A new biomaterial to heal detached retina


Detachment of retina in the eye is one of the leading causes of blindness in developing countries. In a recent study, researchers created a biopolymer that can act as a natural vitreous substitute–a clear gelatinous substance that fills the cavity between lens and retina. The pressure of this biopolymer against the retina helps in its positioning and reattachment.

Vitreous consists of 98–99% water apart from circulating metabolites and nutrients. However, vitreous may degenerate due to ageing and in certain diseases. This can lead to detachment of retina which is one of the leading causes of blindness in developing countries.

To counter this, an artificial substitute which resembles vitreous may be filled in the eye cavity. However, the existing substitutes, such as gases that can expand or silicone oil have several limitations. Patients need to lie in face-down position in case of expandable gases, while silicone oil needs to be removed via surgery due to complications, such as temporary vision loss, cataracts and toxicity.

In this study, the researchers developed a gel from polyethylene glycol, poly (propylene glycol), and poly(ε-caprolactone) termed EPC. This gel is transparent at room temperature, has similar viscosity and refractive index compared to the natural vitreous. Surgeons need to inject this gel though small-bore needles while performing the eye surgery. Applying high levels of strain transforms the gel into a liquid-like state which leads to effortless and quick injection of this gel through the small pore of a needle.

A new biomaterial to heal detached retina

Researchers injected different concentrations of this gel into the eyes of New Zealand white rabbits. Parallelly, they also injected salt solution as control and pluronics hydrogel, which is considered as a gold standard for biomedical procedures.

Seven per cent of EPC gel had no long-term toxic effects, no cataracts, and minimum levels of inflammation. Also, it remained optically clear and led to normal attachment of the retina. Higher or lower concentrations of EPC and the pluronics gel showed degeneration of retina, severe inflammation, and toxic effects.

“The most significant differences between a rabbit and human eye are the size of the lens and the volume of the vitreous. In a human eye, the lens is smaller than that in the rabbit eye. The volume of the vitreous is 4 mL for the human eye, whereas 1.5 mL for the rabbit eye.”, comments Subramanian Krishnakumar, a member of the research team and scientist at Vision Research Foundation, Chennai. However, he is hopeful that this study could be applied to humans as they have subsequently observed the compatibility of this gel in larger animals, such as large-tailed macaque.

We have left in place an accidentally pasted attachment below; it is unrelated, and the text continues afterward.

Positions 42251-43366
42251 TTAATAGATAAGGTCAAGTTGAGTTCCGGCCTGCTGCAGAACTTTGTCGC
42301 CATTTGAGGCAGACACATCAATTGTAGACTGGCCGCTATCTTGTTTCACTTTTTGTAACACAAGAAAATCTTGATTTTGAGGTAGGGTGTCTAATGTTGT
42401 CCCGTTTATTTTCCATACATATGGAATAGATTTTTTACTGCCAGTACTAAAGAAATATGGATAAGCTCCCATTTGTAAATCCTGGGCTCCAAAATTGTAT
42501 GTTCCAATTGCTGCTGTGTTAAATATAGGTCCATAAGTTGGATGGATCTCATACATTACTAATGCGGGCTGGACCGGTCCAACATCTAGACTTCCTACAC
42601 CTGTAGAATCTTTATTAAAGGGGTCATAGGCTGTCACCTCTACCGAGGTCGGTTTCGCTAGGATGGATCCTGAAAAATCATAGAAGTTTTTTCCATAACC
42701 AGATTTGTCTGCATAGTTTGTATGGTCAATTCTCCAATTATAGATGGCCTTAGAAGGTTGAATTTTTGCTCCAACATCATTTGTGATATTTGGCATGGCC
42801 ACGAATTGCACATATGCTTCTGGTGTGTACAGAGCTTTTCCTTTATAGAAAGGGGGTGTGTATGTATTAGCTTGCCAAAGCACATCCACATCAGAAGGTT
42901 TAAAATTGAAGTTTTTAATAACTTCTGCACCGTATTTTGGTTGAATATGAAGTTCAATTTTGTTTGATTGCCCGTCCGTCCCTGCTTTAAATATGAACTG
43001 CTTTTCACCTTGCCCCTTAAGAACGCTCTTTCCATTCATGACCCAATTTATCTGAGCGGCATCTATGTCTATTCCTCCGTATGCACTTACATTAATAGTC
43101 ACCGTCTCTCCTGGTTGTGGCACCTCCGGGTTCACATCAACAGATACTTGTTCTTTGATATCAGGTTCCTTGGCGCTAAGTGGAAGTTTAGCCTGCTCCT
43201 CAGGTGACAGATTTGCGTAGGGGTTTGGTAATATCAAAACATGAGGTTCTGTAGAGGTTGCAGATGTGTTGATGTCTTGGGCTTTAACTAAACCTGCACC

Also, this gel is biodegradable and disintegrates by the end of three months, negating the requirement of any surgery to remove it.

Interestingly, the researchers found that as the gel biodegrades, it is replaced by a new vitreous-like body that resembles the native vitreous. The researchers found a significant overlap between the proteins present in native vitreous and the newly formed vitreous, suggesting that this scaffold promotes the formation of a vitreous-like body that mimics native vitreous.

Apart from ageing, the retina can also detach in conditions like severe myopia and after trauma states Krishnakumar. This biodegradable gel can serve as a long-term substitute for vitreous in these conditions and heal detached retinas.

The research team included Zengping Liu, Graham E. Holder, Bhav Harshad Parikh, Jayantha Gunaratne, Veluchamy Amutha Barathi, Clement Woon, Teck Tan, Caroline K. Chee, Gopal Lingam, Xinyi Su(National University of Singapore, Singapore); Sing Shy Liow, Siew Li Lai4, Asfa Alli-Shaik, Zibiao Li, Mein Jin Tan, Walter Hunziker, Xian Jun Loh (Agency for Science, Technology and Research), Subramanian Krishnakumar (Vision Research Foundation, Chennai, India), Rajamani Lakshminarayanan (Singapore Eye Research Institute, Singapore), 1,10, ,2,10, Paul Zhao (National University Hospital, Singapore). The study was published in Nature Biomedical Engineering.

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